Morohashi: JP Dragon originally functioned as a sort of coordinator in the Philippines, handling illegal leisure activities for Japanese visitors, like drugs and prostitution. But the group seems to have changed considerably into a criminal operation after it became involved in fraud, including phone scams.

The fraud groups originally worked in Japan. But because the Japanese police are excellent at tracking them down, they shifted to overseas bases and make the calls from there.

NHK World Yoshioka Takuma interviewed Morohashi online.

Q: How did JP Dragon get involved in fraud?

Morohashi: I heard the JP Dragon side provided a safe haven in the Philippines, away from investigators, and a fraud group made use of them. Another thing I often hear is the group has contacts with local law enforcement. They have connections. For example, when there's a problem, they may bribe public institutions like the police, and they're good at solving problems.

Morohashi during an online interview with NHK

Q: Where do you get this information?

Morohashi: As a lawyer, I receive requests from my clients. I have a chance to talk with members of organized crime and fraud groups. I hear many stories from the underground.

Q: Tell us about changes in the world of the Japanese yakuza...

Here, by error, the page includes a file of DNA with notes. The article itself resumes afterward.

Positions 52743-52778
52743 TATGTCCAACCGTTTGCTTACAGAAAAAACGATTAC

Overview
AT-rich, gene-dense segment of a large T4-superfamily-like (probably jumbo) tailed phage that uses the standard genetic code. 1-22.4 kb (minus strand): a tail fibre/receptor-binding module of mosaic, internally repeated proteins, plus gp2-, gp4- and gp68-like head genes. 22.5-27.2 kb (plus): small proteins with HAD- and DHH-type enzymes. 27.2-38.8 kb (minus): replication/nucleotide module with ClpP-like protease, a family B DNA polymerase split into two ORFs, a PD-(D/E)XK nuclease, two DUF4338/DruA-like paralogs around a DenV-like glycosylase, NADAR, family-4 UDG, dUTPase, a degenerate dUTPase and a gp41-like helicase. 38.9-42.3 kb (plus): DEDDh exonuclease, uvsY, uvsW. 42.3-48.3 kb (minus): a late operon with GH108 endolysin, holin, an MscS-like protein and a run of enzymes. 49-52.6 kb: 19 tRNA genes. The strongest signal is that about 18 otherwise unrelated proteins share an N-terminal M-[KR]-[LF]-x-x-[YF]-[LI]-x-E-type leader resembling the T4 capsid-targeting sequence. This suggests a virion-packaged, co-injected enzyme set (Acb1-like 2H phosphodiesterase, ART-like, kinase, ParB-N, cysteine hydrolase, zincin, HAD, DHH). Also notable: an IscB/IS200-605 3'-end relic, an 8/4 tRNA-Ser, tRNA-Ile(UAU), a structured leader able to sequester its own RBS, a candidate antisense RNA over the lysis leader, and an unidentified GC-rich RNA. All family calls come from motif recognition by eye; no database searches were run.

Morohashi: The yakuza used to be active, and earned revenue from, within the community. For example, they may have operated a nightlife business, or run protection for local stores, or had their own restaurants. They were present in society as a group that ordinary citizens were a little scared about.
But a concerted effort by police and residents to eradicate organized crime groups over the past 30 years has had a significant impact. As their activities have been increasingly restricted, and they've been further excluded from the community, the yakuza have begun to withdraw from society. In other words, some moved from activities that were in a gray zone to completely illegal economic areas.

Q: And what has been the result of this change?

Morohashi: In the past 15 to 20 years, bank transfer frauds and phone frauds have become common. The crimes have also become more heinous. The yakuza have their own code of rules they call 'suji.' They may be bad guys, but in the past they tried not to get into things like stealing, swindling people or using drugs.